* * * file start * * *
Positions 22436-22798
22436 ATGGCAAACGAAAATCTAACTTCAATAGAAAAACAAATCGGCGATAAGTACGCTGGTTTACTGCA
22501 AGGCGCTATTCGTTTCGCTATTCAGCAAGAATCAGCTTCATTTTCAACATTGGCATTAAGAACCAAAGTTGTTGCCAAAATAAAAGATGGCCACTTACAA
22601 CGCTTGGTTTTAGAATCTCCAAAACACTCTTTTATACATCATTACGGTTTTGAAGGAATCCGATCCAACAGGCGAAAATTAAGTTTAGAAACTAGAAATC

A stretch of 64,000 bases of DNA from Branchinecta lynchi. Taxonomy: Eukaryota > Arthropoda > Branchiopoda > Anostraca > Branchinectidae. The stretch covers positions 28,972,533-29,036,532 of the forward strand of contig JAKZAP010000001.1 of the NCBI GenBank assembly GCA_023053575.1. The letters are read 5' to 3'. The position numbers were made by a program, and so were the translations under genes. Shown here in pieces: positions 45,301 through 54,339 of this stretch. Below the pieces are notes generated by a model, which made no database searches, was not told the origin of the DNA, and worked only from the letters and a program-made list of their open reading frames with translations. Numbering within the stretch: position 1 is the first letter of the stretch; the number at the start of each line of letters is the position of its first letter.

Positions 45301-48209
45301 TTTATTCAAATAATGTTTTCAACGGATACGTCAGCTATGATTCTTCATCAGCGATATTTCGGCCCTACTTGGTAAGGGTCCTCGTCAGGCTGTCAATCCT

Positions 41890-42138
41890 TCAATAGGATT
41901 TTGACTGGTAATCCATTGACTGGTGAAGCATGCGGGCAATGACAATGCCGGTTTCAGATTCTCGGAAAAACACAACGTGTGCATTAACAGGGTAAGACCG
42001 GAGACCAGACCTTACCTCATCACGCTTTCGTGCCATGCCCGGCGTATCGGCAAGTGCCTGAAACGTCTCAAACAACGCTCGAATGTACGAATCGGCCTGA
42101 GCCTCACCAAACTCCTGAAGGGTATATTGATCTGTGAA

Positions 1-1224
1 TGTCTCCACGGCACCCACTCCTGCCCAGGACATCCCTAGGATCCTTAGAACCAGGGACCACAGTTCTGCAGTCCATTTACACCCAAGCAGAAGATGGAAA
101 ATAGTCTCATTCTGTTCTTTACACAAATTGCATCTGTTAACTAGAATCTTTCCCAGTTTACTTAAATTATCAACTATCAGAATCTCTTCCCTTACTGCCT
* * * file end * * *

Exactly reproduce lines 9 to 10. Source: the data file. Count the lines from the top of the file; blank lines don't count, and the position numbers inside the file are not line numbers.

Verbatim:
41890 TCAATAGGATT
41901 TTGACTGGTAATCCATTGACTGGTGAAGCATGCGGGCAATGACAATGCCGGTTTCAGATTCTCGGAAAAACACAACGTGTGCATTAACAGGGTAAGACCG